Another reform should focus on eligibility for the program. The metric for determining an entity’s eligibility for the program should be adjusted to ensure participating hospitals are primarily serving the targeted beneficiaries. The current definition is based on the share of low-income, Medicare and Medicaid inpatients at a hospital, but the program provides a discount for drugs provided to outpatients and is intended to be used for uninsured individuals which, of course, does not include Medicare and Medicaid beneficiaries. More, the calculation does not include the percentages of patients at hospitals’ child sites, which further skews the eligibility metric. This mismatch results in many entities inappropriately benefitting while other entities with much greater amounts of charity care do not. Along these same lines, a clearer and stricter definition of an eligible patient is sorely needed. The current definition is too broad and allows for many more drugs to be obtained at a discount than originally intended.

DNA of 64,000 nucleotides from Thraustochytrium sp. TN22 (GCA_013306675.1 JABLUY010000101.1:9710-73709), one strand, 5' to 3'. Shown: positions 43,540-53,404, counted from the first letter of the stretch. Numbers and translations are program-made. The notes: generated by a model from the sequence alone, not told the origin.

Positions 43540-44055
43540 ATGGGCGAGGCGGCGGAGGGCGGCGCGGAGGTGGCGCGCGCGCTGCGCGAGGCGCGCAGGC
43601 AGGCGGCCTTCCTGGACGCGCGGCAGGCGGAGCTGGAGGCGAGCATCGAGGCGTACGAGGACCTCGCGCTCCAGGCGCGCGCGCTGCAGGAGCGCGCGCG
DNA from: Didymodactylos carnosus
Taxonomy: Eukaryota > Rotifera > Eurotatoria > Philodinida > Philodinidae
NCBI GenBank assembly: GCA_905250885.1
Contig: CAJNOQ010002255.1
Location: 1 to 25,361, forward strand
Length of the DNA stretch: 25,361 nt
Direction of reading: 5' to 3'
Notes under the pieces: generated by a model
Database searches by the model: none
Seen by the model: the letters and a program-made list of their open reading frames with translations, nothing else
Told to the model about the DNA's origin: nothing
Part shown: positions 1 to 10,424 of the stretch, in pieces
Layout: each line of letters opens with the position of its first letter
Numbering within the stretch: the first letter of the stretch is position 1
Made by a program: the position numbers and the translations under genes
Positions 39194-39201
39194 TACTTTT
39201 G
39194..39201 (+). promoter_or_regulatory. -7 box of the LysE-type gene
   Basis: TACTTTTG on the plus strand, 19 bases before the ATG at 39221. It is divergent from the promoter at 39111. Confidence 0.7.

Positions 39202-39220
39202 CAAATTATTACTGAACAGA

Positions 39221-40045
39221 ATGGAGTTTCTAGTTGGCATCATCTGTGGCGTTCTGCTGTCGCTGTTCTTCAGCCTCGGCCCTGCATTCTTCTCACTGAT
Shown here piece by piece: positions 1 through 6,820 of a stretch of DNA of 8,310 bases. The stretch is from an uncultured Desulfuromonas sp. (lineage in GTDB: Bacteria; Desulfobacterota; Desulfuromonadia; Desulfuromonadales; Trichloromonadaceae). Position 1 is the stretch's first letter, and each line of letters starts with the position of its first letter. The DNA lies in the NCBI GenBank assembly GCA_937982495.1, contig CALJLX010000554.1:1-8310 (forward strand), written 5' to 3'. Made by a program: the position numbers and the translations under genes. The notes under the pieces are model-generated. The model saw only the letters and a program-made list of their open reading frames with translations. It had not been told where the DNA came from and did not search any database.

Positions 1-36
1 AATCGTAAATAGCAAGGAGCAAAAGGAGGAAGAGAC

Finally, HRSA needs both more authority to promulgate regulations that will bring the program in line with its roots as a safety net program and additional resources to provide sufficient oversight. HRSA does not have the authority to require hospitals to report the amount of funds they generate from the Program or how those funds are spent. HRSA also does not have the authority to share ceiling prices with state Medicaid programs, so that the states may ensure they are not paying duplicate discounts.[43] Use of a 340B claim identifier could likely help in this regard. Additionally, despite there being more than 12,000 covered entities and 7,000 contract pharmacy arrangements, HRSA has only 22 full-time employees dedicated to overseeing the 340B Program, primarily due to a lack of funds and direct hiring authority.[44]